• NotSoSimpleTaylor says:

        Everyone has a different story, a different family, and a different experiences. Even my dad told my sister and I from the time we were very young that he may not live to see us grow up. It was a very real risk and a reality that I would lose my dad before I reached adulthood. I’m lucky he’s still here. I always thought that it was a great experience to have an older dad, I feel raising us at his age made us mellow. I had other privileges that other children in similar situations may not have had such as a supportive family including my mom, a much older half-brother, and lots of extended family around to offer support and to pick up any slack. Most importantly, I couldn’t ask for a more loving dad whose wisdom runs miles around dads just hitting 60. Like many have expressed, just because my

      • Snowbunny says:

        Yikes. I don’t know if you were talking about me, but I was just asking that older parents and grandparents consider that if they need or expect their children to take care of them in their older age, they plan accordingly if possible. This wasn’t meant as a slight to Hoda, or others undertaking older parenting, but from the perspective of someone who actually has experienced this.

        In my very, very specific experience I had to work to pay rent and for clothes during high school, and for all 7 years of post-high school education. I didn’t have health insurance from 18-25. I didn’t own a car until I was 34. Then, when I had managed a life for myself with a well-paying job, I had to disrupt my career, and drag my husband across the country to address a crisis situation with my grandparents. Both my husband and I needed to become licensed by the state bars of the new state, and find jobs in our highly specific legal fields. We left all of his family behind and won’t have anyone nearby capable of helping us when we have kids.

        Please be careful in assuming that people raised by grandparents were automatically raised in a loving, supportive environment, and that we should be grateful. Many of us experienced serious neglect and trauma in our early years, and are not treated like actual children, but like a burden on our grandparents’ “Golden Years.” We are expected to be grateful, and work so much harder to get where we are. I think this applies to adoptees as well — they are expected to be so “grateful”, and to gladly take on obligations bio children might complain about.

        We are really far afield from the situation Hoda is in here. I was only suggesting that older parents take into account that their children may not be as well-established when the parents start needing help as they would if their kids were in their forties or fifties when they started needing assistance. That could be as simple as the parents having their own finances and plans in order to allow them to pay for their own care, or to consider they might have to do some extra planning, or give extra help to their kids in their twenties and thirties if they need their help. I pay out of pocket for a private social worker, and bought my surviving grandparent a condominium to downsize to. I’m lucky that we landed on our feet and are able to do this, but we really struggle by not being able to be near my husband’s family and the fact we will need to caregive for both our future kids, and my grandparent without family support.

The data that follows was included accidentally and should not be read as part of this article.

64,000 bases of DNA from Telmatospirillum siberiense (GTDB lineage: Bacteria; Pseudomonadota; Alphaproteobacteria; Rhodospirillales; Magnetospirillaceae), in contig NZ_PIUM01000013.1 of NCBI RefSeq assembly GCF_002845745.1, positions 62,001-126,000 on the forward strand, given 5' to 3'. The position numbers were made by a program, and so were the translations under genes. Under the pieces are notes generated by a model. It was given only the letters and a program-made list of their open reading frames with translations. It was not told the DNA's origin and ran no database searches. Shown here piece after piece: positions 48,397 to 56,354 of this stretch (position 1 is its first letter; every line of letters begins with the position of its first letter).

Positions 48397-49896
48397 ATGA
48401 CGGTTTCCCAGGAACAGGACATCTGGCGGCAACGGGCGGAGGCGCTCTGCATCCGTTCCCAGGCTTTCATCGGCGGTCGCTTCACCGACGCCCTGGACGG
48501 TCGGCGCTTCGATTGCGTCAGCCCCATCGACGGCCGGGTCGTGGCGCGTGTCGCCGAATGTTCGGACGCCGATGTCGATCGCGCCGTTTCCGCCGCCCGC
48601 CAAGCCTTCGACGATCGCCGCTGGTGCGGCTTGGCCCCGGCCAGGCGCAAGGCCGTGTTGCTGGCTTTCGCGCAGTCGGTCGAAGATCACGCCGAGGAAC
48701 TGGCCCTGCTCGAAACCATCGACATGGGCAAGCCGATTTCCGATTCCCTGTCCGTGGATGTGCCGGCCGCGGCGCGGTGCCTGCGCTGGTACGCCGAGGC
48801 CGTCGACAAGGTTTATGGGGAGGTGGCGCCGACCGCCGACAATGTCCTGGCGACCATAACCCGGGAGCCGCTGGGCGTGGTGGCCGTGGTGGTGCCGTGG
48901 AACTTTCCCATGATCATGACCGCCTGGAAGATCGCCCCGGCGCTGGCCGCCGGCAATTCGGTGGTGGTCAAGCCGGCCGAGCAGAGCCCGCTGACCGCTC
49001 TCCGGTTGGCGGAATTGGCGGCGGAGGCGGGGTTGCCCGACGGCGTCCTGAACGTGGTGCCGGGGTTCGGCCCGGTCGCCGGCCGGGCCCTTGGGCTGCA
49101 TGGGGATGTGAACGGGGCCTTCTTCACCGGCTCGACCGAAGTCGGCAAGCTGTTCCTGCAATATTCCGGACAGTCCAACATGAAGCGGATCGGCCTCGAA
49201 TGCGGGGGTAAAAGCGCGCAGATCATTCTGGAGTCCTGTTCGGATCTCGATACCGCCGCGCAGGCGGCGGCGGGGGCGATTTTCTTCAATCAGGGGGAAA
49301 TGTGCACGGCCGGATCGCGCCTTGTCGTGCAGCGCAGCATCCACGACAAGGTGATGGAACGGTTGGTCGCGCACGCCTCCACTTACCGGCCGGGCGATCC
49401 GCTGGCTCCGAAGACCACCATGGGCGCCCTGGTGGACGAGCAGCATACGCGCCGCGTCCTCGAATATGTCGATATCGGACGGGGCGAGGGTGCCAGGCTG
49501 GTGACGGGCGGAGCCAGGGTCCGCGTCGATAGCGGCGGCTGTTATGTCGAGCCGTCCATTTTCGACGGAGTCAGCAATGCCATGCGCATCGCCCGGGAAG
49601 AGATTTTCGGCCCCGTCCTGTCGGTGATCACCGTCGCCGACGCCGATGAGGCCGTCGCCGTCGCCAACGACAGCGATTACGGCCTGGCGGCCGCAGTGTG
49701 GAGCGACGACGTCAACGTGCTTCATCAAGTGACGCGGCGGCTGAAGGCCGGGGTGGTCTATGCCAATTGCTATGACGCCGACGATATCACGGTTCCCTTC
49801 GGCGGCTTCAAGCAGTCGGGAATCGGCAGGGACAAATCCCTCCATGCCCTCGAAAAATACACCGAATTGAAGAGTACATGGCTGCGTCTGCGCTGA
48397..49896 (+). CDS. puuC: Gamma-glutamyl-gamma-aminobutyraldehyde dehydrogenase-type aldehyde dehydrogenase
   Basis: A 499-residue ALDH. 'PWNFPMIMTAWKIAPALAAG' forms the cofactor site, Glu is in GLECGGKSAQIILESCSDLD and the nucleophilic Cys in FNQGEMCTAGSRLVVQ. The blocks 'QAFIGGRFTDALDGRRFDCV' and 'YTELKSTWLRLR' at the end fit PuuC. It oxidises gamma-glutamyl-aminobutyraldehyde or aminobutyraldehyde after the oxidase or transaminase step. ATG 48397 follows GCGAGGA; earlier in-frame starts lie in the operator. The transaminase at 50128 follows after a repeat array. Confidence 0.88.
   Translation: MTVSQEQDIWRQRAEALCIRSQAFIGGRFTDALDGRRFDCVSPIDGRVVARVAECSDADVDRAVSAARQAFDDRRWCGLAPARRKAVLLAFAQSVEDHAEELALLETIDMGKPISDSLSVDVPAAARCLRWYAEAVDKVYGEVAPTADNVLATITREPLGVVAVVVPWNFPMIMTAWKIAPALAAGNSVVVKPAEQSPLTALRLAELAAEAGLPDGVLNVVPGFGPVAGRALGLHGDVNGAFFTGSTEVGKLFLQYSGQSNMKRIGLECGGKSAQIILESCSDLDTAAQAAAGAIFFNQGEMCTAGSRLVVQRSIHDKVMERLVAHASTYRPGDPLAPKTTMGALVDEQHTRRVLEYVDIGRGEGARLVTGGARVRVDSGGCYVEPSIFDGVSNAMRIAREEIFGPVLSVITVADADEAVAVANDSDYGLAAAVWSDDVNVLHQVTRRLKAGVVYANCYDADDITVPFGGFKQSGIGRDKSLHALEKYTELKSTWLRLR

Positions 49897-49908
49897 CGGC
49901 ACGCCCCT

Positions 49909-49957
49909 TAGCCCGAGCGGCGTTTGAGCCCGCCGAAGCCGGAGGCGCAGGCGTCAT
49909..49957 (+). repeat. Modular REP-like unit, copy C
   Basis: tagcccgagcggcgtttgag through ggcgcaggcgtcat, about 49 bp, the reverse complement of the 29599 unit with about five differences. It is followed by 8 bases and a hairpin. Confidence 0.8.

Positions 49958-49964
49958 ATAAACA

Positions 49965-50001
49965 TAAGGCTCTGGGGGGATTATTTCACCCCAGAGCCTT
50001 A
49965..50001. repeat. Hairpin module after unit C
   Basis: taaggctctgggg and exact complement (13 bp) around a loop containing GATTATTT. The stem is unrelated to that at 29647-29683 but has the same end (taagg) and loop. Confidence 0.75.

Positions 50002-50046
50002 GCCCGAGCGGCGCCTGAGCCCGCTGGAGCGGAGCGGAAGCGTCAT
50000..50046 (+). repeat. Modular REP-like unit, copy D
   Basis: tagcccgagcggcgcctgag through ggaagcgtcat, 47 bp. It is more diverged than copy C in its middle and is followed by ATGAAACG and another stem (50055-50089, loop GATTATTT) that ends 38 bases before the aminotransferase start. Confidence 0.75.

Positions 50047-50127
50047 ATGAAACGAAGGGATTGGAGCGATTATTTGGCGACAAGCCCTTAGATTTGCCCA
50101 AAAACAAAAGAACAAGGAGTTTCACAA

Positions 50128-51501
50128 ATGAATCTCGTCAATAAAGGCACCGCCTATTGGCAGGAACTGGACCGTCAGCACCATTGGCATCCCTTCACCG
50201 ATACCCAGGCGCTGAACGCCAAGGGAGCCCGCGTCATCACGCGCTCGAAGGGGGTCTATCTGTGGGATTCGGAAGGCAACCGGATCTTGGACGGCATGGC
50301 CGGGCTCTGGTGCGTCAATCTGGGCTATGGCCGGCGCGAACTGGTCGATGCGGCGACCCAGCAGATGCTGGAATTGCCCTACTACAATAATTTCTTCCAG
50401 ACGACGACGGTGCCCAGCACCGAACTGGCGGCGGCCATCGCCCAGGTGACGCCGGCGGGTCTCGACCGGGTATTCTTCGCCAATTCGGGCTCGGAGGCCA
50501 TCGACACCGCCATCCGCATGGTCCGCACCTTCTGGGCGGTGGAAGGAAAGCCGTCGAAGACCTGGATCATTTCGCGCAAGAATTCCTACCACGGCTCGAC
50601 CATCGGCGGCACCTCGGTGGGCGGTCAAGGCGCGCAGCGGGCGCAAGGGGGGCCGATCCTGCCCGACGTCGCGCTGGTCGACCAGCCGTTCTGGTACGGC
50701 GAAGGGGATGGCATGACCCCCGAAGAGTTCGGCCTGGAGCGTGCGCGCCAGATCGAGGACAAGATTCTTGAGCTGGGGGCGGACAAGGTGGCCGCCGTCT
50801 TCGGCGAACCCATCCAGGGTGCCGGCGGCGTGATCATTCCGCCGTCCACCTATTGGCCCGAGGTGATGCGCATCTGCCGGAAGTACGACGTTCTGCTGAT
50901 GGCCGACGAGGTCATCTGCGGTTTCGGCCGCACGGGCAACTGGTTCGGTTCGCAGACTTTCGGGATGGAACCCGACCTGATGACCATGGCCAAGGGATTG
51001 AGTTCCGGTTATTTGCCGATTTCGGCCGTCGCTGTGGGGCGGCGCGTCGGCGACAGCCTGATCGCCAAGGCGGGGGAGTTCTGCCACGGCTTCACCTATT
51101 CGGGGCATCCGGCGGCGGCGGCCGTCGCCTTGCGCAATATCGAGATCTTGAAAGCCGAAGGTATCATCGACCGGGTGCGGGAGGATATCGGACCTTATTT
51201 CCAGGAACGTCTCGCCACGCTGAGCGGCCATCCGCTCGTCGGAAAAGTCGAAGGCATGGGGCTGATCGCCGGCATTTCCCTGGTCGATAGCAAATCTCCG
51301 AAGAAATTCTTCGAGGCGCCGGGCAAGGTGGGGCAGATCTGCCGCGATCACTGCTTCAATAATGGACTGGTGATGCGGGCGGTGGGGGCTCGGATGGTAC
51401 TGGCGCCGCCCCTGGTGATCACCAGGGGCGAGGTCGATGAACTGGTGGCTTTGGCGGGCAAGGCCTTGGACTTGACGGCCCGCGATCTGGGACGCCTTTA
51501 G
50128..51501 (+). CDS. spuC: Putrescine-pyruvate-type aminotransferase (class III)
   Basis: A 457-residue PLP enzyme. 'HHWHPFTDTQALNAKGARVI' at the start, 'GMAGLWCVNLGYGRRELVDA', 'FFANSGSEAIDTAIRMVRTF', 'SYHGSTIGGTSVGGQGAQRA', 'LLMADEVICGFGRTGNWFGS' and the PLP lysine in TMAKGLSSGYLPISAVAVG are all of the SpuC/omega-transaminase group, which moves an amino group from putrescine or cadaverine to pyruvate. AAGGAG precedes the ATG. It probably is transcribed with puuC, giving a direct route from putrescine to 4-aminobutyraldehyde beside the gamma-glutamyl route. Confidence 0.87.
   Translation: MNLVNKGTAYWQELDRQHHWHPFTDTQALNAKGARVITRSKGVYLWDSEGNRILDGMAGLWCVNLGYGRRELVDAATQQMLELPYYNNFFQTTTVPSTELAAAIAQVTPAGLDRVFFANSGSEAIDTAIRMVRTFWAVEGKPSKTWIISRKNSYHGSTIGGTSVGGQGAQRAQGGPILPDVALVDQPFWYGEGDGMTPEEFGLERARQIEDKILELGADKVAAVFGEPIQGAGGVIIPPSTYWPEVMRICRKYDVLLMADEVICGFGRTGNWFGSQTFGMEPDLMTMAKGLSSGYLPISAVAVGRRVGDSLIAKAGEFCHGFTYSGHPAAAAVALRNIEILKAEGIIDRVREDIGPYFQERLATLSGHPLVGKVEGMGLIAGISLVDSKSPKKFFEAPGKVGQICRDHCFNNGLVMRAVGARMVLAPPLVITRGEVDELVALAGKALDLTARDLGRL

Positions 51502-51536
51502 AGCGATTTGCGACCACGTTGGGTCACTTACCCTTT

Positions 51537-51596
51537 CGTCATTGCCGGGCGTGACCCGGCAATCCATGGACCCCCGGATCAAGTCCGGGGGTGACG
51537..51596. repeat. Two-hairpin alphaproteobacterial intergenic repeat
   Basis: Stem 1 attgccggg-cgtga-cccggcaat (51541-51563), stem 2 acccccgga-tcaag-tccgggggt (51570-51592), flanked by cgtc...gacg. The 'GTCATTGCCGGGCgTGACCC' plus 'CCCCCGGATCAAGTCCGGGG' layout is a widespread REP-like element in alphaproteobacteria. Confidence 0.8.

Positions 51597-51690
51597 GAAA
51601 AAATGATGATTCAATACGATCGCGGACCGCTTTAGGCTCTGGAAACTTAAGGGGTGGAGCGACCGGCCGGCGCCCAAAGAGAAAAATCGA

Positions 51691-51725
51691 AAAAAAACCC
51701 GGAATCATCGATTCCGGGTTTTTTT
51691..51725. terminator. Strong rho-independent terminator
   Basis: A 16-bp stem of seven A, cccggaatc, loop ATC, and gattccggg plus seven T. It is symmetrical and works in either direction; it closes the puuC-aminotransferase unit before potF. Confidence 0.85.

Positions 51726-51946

• NotSoSimpleTaylor says:

        @Snowbunny In speaking of the age difference between my parents to others, it has been rare to be met with empathy from someone who did not go through a similar kind of situation. Most of our cultures place a big importance on age and it is still taboo when there is a large age variance. Admittedly women are scorned more than men when they date someone with a large age gap. It’s something a lot of people struggle to understand and honestly I think relationship ageism/age variance is something that our world will struggle to fully understand in this respect.

      • Ange says:

        ANY parent should look into future planning and sorting out their retirement if possible instead of banking on their children as an old age care plan. There’s literally nothing wrong with feeling the strain of your younger adult years being lost in caregiving and being years behind your peers when you finally emerge after the added gift of losing your parents. I mean, am I taking crazy pills here or is that not such a weird thing to be a bit unhappy about?!

      • Miss Margo says:

        Nah Lua. Don’t agree with you. The fact is that if you become a parent late in life (single parent in this case) you will die when your kid turns 30. And posters here with older parents are saying it can be tragic for them. This isn’t an issue with feminism. If an 54 year old single man adopted a baby we’d be having the same conversation. It’s not fair to the child.

    • Snowbunny says:

      @NotSimpleTaylor – I really appreciate that you told your unique story from such a specific perspective. I think non “traditional” families can have *so* many benefits for kids — like your father’s wisdom. It’s just a little frustrating when those outside that experience pass judgment on those who have actually experienced some of the challenges.

  8. McMom says:

    The mom shaming is tiresome. I work with a non prof that supports vulnerable children and the stories are heartbreaking. A child needs love – and if that love is from an older parent, so be it. I know plenty of lousy young parents and healthy older parents. There are no guarantees and no crystal balls.

  9. Sigmund says:

    I find it interesting that women get shamed for having children later in life when there are definitely men who have kids in their forties, fifties, and even later. Are they getting shamed for it? Doubtful, just like they aren’t getting shamed for leaving their kids for short (or even long) periods of time.

    Same old misogyny over and over. It gets exhausting.

    • Merricat says:

      No, men don’t get shamed for it, they get congratulations on their virility.

      • NotSoSimpleTaylor says: